Incumbent Georgetown University Student Association President Calen Angert (MSB ’11) and Vice President Jason Kluger (MSB ’11) won this year’s GUSA executive election with 50.1 percent of the vote, the GUSA Election Commission announced on Wednesday evening. A record-breaking 3,152 students—44 percent of the undergraduate student body—voted in the election, 543 more than last year.
His closest rival, former GUSA Senator and Finance and Appropriations Committee Chair Matt Wagner (SFS ‘11), received 35.8 percent of the vote.
Angert and Kluger pointed to their track record and network of supporters as major factors in their victory.
“Our mantra was ‘Because Results Count,’” Angert said. “I think that really resonated with a lot of students.”
When asked why they chose a particular candidate, however, most students interviewed for this article cited face-to-face encounters from candidates who knocked on their doors. But others said they supported what Kluger termed GUSA’s “new direction.”
“I thought they did a good job this year,” Patrick Sweeney (COL ’12) said. “The fact that they were able to get something done for the general student body is pretty cool … The fact that they were able to get something done period was a reason for voting for them.”
The idea of a “New GUSA” surfaced several times during the campaign and was mentioned by two of Angert’s competitors, Arman Ismail (COL ’11) and Hillary Dang (SFS ’12), as reasons Angert and Kluger won.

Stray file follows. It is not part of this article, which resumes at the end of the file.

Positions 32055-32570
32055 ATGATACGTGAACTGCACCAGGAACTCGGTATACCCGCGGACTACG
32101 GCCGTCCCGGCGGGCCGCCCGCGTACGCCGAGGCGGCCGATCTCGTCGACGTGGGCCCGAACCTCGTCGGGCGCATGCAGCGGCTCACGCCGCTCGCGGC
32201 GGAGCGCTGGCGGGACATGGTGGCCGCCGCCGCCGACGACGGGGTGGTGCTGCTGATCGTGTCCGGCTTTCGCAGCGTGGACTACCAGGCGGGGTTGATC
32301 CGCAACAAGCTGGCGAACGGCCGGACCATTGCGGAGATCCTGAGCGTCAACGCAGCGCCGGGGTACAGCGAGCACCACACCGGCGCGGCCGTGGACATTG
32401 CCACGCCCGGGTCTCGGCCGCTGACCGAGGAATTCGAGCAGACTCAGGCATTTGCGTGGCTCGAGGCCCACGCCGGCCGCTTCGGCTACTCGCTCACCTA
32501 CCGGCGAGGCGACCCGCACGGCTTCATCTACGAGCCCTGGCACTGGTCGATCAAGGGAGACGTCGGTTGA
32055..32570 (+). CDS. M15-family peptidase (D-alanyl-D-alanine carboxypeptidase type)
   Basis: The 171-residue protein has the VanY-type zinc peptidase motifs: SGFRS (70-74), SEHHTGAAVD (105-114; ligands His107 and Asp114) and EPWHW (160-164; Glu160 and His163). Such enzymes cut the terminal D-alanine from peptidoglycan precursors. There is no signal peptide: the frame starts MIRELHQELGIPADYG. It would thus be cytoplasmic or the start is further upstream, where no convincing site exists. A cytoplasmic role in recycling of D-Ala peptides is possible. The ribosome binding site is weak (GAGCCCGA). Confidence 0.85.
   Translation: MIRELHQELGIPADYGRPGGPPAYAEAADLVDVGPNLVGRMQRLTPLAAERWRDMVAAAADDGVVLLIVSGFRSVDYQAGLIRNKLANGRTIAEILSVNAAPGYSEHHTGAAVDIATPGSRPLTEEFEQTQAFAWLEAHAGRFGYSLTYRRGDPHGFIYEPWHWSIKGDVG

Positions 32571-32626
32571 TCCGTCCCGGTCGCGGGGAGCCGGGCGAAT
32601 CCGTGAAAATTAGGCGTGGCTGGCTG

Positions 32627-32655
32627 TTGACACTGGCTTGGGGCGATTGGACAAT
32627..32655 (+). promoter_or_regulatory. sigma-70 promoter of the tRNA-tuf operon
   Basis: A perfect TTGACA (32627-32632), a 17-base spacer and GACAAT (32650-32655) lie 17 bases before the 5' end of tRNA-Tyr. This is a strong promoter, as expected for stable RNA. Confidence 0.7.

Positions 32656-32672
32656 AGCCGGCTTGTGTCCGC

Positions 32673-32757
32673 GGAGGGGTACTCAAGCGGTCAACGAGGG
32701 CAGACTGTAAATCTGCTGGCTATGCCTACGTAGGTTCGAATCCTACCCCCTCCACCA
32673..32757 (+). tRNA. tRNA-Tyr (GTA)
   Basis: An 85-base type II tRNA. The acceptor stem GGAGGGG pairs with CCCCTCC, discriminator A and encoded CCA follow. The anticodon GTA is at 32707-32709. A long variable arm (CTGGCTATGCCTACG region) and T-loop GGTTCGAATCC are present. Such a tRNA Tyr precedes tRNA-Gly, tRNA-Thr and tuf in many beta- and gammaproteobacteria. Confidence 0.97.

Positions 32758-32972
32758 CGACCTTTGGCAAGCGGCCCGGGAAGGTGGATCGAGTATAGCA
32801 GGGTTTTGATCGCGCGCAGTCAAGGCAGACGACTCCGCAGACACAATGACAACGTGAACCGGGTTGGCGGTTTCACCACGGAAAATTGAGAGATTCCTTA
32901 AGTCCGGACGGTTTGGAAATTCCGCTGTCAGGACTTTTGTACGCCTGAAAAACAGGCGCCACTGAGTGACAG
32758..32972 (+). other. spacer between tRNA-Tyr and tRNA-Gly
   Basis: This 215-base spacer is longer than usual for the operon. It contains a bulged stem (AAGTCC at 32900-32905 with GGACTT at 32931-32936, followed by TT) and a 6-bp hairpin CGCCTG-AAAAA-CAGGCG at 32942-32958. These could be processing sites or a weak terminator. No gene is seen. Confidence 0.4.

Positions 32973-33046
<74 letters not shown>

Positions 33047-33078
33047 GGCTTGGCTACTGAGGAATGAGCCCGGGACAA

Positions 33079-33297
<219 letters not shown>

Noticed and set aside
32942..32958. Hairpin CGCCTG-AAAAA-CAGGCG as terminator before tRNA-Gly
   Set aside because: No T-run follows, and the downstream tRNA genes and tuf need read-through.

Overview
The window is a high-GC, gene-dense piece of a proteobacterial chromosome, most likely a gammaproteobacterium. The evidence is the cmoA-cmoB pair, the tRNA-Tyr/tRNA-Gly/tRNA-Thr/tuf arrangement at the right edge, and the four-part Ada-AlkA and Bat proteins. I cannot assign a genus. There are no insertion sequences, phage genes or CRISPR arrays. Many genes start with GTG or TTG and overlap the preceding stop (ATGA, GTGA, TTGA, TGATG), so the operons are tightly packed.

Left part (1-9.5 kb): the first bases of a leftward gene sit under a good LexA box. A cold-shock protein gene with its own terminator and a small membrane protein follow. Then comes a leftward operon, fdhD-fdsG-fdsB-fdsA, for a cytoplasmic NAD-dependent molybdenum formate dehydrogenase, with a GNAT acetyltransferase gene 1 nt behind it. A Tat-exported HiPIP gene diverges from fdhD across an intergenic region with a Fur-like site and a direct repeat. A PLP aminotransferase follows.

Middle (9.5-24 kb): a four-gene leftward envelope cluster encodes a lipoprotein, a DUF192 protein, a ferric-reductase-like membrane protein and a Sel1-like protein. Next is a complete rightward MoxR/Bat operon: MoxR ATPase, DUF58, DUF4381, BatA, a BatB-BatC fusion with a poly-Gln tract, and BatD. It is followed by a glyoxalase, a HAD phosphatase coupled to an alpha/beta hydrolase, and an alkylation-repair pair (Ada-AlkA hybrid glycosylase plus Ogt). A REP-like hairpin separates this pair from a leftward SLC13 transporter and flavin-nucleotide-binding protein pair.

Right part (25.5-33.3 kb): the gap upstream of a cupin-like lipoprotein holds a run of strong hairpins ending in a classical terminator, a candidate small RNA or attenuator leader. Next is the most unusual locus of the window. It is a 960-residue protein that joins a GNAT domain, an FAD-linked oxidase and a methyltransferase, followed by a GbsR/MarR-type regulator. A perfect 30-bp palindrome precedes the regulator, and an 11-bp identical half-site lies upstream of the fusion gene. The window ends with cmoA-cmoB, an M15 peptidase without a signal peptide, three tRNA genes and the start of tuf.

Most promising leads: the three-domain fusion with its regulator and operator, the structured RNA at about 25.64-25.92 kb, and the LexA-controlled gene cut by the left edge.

“I am really happy with the historic turnout,” Ismail said. Ismail came in third, receiving 8.1 percent of the vote in the first round. “It’s just magnificent. It’s part of a new GUSA. I think people like the tone they set.”
Dang came in fourth with 4.7 percent of the vote in the first round.
“Calen and Jason’s reelection suggests a new GUSA,” Dang said. “Calen and Jason definitely deserve this victory.”
Both Ismail and Dang attributed their losses partly to a lack of name recognition among students. Dang said that she and her vice presidential candidate Katie Balloch (COL ‘12) were interested in getting more experience in student politics and potentially running again next year.
Angert said he viewed the election partly as a referendum on the Funding Board Reform legislation recently passed by GUSA, which became the main point of disagreement between him and Wagner, who came in second with 1,108 votes in the first round. Although disappointed by the results, Wagner said he and his running mate Emmanuel Hampton (COL ’11) had met one of the goals they had set for themselves at the beginning of the campaign: to get 1,000 votes in the first round.
“We would have preferred a win, but we were very happy with the way our campaign went,” Wagner said. “We wish [Angert and Kluger] the best, and we hope they will draw from some of our ideas.”
Students who supported Wagner and Hampton talked about their fresh perspective and specific campaign promises.
“They were talking about higher DPS pay, which is an issue I really care about,” Sean Kelley (SFS ’13) said. “I thought it would be good to have a change in perspective.”
Angert and Kluger said that they expect to hold their first meeting of their second term this weekend. The first item on the agenda is the budget summit, which allocates the student activities fee funding to clubs and will be held Sunday. Angert said that he will begin solidifying next year’s agenda at the executive meeting.